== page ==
|Postcard view of the Palace of Fina Arts, Chicago|
(Architect: Charles B. Atwood, 1893)
Umpteen heroes of American architecture are represented here: Louis Sullivan (you know—“form follows function”) contributed the monumental Auditorium Building in partnership with Dankmar Adler, and ten years later gave Chicago the lyrically ornamented Carson, Pirie & Scott store—the swan song of his brilliant but tragic career.
|Lake Shore Drive Apartments, Chicago.|
(Mies van der Rohe, 1949)
More than anything else, though, Chicago is a showcase for the work of Frank Lloyd Wright. The brilliant, defiant and egocentric Wright is considered the greatest architect the United States has produced, a status that’s only grown more secure in the years since his death in 1959 at 92.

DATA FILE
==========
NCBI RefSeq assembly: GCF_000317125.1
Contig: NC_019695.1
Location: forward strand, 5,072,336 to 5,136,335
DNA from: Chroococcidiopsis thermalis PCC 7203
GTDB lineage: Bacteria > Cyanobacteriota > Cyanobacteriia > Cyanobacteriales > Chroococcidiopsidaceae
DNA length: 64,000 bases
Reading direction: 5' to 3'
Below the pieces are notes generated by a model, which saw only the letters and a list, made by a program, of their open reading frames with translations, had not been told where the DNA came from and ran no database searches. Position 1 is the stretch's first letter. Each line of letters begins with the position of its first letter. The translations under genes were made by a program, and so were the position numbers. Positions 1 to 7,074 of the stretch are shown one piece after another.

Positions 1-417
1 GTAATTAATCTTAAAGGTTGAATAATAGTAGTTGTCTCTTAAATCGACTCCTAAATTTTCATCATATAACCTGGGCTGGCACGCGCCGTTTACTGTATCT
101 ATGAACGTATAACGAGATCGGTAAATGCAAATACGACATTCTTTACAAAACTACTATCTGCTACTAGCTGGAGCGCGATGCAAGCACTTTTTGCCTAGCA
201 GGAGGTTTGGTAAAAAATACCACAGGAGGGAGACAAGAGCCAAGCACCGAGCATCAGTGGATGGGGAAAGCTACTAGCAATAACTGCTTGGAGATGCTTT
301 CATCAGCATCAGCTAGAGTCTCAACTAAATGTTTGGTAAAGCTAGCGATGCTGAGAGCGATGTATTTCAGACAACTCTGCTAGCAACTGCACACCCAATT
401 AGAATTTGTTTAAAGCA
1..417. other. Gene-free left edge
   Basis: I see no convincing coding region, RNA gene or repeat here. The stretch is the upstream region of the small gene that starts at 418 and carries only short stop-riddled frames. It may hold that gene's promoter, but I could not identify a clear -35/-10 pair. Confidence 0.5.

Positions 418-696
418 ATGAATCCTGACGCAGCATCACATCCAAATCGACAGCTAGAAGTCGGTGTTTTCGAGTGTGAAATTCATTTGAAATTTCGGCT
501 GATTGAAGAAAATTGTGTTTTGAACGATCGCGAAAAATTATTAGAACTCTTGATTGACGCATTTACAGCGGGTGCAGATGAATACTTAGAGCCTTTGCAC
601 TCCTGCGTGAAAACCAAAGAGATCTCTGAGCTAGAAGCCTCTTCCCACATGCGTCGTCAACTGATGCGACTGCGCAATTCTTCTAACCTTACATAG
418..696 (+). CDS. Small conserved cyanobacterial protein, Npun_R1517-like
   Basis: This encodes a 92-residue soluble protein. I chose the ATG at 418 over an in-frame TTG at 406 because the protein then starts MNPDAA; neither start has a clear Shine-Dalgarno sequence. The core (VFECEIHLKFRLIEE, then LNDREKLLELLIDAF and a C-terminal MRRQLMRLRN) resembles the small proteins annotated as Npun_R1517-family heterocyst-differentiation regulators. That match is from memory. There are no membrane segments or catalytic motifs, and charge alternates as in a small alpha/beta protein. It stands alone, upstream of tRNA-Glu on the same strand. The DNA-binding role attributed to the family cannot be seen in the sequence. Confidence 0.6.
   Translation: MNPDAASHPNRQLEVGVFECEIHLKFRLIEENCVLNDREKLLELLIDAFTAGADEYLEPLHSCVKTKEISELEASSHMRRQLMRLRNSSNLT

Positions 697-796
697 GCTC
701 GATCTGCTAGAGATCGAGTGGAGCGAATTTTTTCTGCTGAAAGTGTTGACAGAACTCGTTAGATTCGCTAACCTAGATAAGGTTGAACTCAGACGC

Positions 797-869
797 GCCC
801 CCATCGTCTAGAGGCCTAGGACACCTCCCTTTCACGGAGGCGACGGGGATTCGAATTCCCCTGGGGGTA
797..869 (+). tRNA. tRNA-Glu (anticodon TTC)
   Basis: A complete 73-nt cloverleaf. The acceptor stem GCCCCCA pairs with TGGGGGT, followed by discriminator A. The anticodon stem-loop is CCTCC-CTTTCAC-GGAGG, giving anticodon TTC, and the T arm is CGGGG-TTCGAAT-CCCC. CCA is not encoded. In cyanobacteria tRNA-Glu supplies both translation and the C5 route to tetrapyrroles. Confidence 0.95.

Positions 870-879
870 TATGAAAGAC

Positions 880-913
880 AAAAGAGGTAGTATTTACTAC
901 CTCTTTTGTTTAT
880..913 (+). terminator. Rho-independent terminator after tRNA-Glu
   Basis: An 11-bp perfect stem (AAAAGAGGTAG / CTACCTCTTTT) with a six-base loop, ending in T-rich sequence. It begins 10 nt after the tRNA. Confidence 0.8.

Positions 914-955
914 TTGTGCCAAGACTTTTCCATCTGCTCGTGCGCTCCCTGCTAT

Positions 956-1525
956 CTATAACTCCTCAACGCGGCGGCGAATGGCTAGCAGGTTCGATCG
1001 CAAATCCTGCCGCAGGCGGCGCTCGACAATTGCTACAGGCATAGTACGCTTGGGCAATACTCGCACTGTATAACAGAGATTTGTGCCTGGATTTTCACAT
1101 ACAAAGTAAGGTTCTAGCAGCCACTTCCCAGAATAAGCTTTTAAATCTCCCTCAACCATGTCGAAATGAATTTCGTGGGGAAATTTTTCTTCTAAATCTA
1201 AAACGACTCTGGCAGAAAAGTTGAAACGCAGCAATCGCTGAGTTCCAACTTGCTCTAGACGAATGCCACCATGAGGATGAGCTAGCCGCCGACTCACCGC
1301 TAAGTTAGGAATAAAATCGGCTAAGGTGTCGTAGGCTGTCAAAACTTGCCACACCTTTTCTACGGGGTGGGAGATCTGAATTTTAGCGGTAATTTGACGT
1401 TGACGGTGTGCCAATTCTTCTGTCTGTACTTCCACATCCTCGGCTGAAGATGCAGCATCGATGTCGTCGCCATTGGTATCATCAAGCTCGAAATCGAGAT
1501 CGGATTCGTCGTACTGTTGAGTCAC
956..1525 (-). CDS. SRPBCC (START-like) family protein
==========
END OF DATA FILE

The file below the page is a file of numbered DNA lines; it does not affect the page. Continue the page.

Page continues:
At the close of the nineteenth century, it was largely Wright who broke the Victorian stranglehold of artifice and eclecticism in architecture, and who pioneered so many of our modern residential ideals: open planning; honest use of materials; and integration of the building to its site.
|Frank Lloyd Wright Home and Studio, Chicago (Oak Park):|
The beginning of an architectural revolution.
|Wright's Oak Park home for bicycle magnate Frederick C. Robie (1909),|
considered the apogee of Wright's "Prairie Style" phase.
(Image: Garret Karp View for Open House Chicago)
In Hyde Park stands the culmination of Wright’s Prairie House phase, the residence he built for bicycle manufacturer Frederick C. Robie in 1909. It’s a design so extraordinarily “modern” as to make one wonder if any real progress has been made in architecture since.
Although Wright’s subsequent commissions took him to New York, Los Angeles, Tokyo and Baghdad, Chicago affords the most fascinating glimpse of Wright’s career: the shaping of an extraordinary vision, and the solitary path of genius.